Bay Mobile Urgent Care

Vomiting and Diarrhea

The nasty combination of abdominal pain with vomiting and diarrhea Is a common reason for individuals to be seen in the Emergency Room. It is doubtless one of the more uncomfortable conditions yet very treatable. Almost universally patients suspect that they have had food poisoning, and though sometimes this is true, there are a number of causes for this condition commonly called “gastroenteritis.”

Causes of Gastroenteritis:

• Food Poisoning: Contaminated food is a common cause of gastroenteritis. Food can be contaminated by bacteria, viruses, parasites, and toxins. Common sources of food poisoning in the United States include unwashed produce, poultry, eggs, dairy, and seafood.

• Viral Causes: Viruses such as rotavirus, norovirus, and adenovirus can cause gastroenteritis. These viruses are typically spread through contact with an infected person, contaminated food, and water.

• Bacterial Causes: Bacteria such as E. coli, Campylobacter, Salmonella, and Shigella can cause gastroenteritis. These bacteria are typically spread through contact with an infected person, contaminated food, and water.

Treating Gastroenteritis at Home:

• Over-the-counter medications such as antidiarrheals (Imodium) and bismuth subsalicylate (Pepto Bismol) can be used to treat nausea, vomiting, and diarrhea.

• It is important to drink plenty of fluids to prevent dehydration. Oral rehydration solution or sports drinks can help replenish lost electrolytes. Popsicles, Jello, and broth are also great options. Try not to drink a lot at once as this can cause immediate vomiting. Slow and steady win the race!

• One of the more common misconceptions is that diarrhea is meant to “flush out” the infection. Dehydration is the enemy and diarrhea contributes to fluid losses so should be prevented. Note that toddlers and young children are an exception and can get worse with antidiarrheals.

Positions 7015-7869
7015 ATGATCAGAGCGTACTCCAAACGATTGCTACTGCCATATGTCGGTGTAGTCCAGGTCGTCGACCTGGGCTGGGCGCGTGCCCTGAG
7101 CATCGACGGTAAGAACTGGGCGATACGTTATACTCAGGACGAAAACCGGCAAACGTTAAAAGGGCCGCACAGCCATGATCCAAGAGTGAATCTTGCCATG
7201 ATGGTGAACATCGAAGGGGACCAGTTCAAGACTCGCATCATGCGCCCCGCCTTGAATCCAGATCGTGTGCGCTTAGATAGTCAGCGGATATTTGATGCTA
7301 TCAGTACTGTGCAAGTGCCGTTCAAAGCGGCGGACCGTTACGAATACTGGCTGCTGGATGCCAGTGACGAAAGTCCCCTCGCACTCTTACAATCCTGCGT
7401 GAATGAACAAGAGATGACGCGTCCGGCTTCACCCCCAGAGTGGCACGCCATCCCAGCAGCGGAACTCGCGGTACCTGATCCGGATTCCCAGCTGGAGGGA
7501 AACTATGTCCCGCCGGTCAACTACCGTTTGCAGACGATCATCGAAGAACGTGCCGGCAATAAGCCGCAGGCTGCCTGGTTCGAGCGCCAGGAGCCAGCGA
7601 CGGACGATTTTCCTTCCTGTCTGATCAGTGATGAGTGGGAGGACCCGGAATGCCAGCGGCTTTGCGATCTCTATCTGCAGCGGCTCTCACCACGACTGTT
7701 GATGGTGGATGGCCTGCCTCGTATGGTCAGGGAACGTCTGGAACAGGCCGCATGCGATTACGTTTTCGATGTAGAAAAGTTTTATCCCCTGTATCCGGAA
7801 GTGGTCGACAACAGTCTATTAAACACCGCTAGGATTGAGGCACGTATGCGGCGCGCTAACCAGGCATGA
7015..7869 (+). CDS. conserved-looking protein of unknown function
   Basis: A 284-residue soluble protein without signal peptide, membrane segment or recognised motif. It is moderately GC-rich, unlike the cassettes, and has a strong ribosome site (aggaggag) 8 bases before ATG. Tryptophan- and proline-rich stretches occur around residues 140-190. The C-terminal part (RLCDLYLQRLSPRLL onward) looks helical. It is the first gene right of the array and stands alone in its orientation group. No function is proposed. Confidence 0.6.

Symptoms to Prompt Evaluation by a Doctor:

• Severe dehydration: If you can check your own vital signs, knowing if you have a fast heart rate (above 100 beats per minute) or a low blood pressure can give you a clue that you are not adequately hydrated.

• High fever: Temperatures over 100.4 F

• Severe abdominal pain: Cramps are typical when vomiting or having diarrhea, but the pain should die down in between episodes. Having constant pain is also a reason to be seen by a doctor.

• Bloody diarrhea : This indicates a bacterial infection and possibly a more serious condition

• Neurologic symptoms such as confusion or lethargy

• Persistent vomiting

• Weakness or dizziness

• Signs of shock (rapid breathing, low blood pressure, pale skin)

Treatments in the Emergency Room:

• Patients who are severely dehydrated may need intravenous fluids.

• Antibiotics may be prescribed to treat certain types of bacterial gastroenteritis but are usually not needed.

• Antiemetic medications that stop vomiting can be given either through an IV or by mouth that dissolve on the tongue.

• Anti-diarrheal medications may be started to help with diarrhea. These are the same that you get over-the-counter and often help with cramps, too.

If you have vomiting and diarrhea and need help but don’t want to wait, call us at Bay Mobile Urgent Care (408-256-1117) to be treated in your own bed, your own home, and by your own community ER doctor.

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